corn is the same with the sea side tract. In some places the plow goes. On
the shore grows samphire in plenty, ring-root or sea-holy, and sea-cabbage.
Here are Cornish choughs, with red legs and bills. Here are ayries of hawkes,
and birds which never fly but over the sea ; and, therefore, are used to be
eaten on fasting days : to catch which, people goe down, with ropes tyed about
them, into the caves of cliffts by night, and with a candle light kill abundance
of them. Here are severall wells and pooles, yet in extraordinary dry weather,
people must turn their cattell out of the islands, and the corn failes. They
have noe fuell but cow-dung dryed with the sun, unless they bring turf in from
the western continent. They have Cloghans, a kind of building of stones layd
one upon another, which are brought to a roof without any manner of mortar
to cement them, some of which cabins will hold forty men on their floor ; so
antient that nobody knows how long ago any of them was made. Scarcity
of wood and store of fit stones, without peradventure found out the first
invention.” Reading of such things as these, and of how St. Albeus, Bishop
of Imly, had said, “Great is that island, and it is the land of saints ; for no
man knows how many saints are buried there, but God alone ;” and of an old
saying : “Athenry was, Galway is, Aran shall be the best of the three ;” we
grew, after a while, impatient of delay. A good breeze sprang up at last, and
as I stood in the bow, leaning against the mast, I felt the one quite perfectly
satisfying sensation of movement : to race through steady water before a
stiff sail, on which the reefing cords are tapping, in rhythm to those nine

                        THE ISLES OF ARAN                                    75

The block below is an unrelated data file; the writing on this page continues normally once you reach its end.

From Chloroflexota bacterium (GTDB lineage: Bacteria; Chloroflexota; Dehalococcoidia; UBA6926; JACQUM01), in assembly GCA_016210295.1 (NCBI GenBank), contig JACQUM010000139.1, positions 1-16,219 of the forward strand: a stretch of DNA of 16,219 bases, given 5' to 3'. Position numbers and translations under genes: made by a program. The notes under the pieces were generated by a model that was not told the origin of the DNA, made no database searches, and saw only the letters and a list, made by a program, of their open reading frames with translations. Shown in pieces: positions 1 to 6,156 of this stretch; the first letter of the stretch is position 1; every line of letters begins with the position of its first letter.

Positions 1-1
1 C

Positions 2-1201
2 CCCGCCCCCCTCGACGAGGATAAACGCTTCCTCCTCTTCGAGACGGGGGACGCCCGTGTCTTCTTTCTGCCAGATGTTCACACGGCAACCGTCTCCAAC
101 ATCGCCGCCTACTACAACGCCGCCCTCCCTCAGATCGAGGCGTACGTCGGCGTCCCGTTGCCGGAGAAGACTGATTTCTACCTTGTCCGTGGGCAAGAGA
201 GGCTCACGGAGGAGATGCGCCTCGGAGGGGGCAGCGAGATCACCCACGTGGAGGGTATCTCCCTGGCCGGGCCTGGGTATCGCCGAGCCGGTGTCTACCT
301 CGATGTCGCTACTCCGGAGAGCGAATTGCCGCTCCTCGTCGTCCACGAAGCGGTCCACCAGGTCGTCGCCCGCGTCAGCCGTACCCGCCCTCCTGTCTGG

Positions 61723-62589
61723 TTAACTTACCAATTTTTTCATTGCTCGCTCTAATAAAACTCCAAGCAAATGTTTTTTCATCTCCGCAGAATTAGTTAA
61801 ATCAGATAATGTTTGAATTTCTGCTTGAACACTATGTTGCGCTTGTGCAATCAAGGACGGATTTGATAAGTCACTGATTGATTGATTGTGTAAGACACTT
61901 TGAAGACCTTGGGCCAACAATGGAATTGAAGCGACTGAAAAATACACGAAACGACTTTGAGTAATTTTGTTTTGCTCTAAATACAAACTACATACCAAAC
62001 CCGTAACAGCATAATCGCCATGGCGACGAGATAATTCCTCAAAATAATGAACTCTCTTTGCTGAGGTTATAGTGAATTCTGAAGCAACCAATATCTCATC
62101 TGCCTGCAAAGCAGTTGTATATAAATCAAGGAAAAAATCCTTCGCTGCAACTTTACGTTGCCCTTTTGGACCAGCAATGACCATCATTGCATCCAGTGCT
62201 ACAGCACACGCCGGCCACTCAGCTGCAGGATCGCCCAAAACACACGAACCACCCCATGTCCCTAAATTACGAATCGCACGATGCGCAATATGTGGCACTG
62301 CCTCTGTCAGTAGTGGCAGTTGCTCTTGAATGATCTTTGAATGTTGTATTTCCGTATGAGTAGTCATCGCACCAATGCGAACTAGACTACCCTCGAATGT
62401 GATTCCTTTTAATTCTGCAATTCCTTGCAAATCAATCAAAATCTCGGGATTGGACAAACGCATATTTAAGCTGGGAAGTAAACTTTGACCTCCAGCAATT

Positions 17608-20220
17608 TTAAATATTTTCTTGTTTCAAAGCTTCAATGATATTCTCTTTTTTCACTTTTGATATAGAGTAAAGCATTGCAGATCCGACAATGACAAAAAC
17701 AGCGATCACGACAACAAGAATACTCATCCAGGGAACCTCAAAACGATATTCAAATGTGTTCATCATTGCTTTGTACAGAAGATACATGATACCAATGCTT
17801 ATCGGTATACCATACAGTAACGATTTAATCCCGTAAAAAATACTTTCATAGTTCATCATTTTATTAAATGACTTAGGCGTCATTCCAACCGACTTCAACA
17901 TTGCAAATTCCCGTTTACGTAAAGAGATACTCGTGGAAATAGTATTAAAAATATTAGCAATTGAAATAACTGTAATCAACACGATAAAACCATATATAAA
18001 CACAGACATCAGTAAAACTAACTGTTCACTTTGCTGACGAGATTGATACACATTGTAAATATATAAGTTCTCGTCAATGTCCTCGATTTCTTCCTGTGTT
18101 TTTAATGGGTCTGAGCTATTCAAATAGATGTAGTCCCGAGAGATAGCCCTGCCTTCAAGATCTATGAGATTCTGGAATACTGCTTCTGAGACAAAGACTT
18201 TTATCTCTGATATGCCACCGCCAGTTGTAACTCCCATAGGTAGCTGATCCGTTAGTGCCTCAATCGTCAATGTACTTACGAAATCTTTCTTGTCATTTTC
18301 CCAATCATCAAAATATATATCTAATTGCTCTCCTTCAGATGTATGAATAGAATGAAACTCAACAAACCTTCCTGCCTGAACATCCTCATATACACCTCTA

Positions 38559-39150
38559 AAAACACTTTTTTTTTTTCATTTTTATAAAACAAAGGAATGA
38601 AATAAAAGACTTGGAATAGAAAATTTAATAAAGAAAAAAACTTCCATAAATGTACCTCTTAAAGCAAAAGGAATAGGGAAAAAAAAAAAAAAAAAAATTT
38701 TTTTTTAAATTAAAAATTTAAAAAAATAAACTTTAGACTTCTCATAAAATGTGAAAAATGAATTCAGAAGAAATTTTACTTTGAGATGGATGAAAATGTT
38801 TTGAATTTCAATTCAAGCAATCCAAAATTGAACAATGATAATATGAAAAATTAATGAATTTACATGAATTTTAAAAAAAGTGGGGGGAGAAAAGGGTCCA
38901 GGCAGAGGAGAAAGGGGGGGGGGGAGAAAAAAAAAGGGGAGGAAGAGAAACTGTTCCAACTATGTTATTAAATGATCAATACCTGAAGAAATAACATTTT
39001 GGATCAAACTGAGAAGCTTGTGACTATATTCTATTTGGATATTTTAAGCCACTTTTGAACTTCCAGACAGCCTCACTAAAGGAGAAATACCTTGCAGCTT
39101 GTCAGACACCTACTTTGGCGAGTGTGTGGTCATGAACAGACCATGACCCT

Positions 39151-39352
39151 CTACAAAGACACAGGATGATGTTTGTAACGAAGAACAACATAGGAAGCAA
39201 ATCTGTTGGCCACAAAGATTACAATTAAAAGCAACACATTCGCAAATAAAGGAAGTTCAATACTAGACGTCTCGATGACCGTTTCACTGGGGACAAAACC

notes of the sailors’ chorus in “Tristan,” which always ring in my ears
when I am on the sea, for they have in them all the exultation of all life that
moves upon the waters.

The butterfly, I hope, had reached land before us ; but only a few sea-
birds came out to welcome us as we drew near Inishmore, the Large Island,
which is nine miles long, and a mile and a half broad. I gazed at the long
line of the island, growing more distinct every moment ; first a gray outline,
flat at the sea’s edge, and rising up beyond in irregular, rocky hills, terrace
above terrace ; then, against this gray outline, white houses began to detach
themselves, the sharp line of the pier cutting into the curve of the harbour ;
and then, at last, the figures of men and women moving across the land.
Nothing is more mysterious, more disquieting, than one’s first glimpse of an
island ; and all I had heard of these islands, of their peace in the heart of the
storm, was not a little mysterious and disquieting. I knew that they con-
tained the oldest ruins, and that their life of the present was the most
primitive life, of any part of Ireland ; I knew that they were rarely visited by
the tourist, almost never by any but the local tourist ; that they were difficult
to reach, sometimes more difficult to leave ; for the uncertainty of weather in
that uncertain region of the Atlantic had been known to detain some of the
rare travellers there for days, was it not for weeks ? Here one was absolutely
at the mercy of the elements, which might at any moment become unfriendly,
which, indeed, one seemed to have but apprehended in a pause of their eternal
enmity. And we seemed also to be venturing among an unknown people,
who, even if they spoke our own language, were further away from us, more
foreign, than people who spoke an unknown language, and lived beyond other

As we walked along the pier towards the three whitewashed cottages
which form the Atlantic Hotel, at which we were to stay, a strange being
sprang towards us, with a curiously beast-like stealthiness and animation ; it
was a crazy man, bare-footed and blear-eyed, who held out his hand, and sang
out at us in a high, chanting voice, and in what sounded rather a tone of
command than of entreaty : “Give me a penny, sir ! Give me a penny, sir !”
We dropped something into his hat, and he went away over the rocks, laughing
loudly to himself, and repeating some words that he had heard us say. We
passed a few fishermen and some bare-footed children, who looked at us
curiously, but without moving, and were met at the door of the middle cottage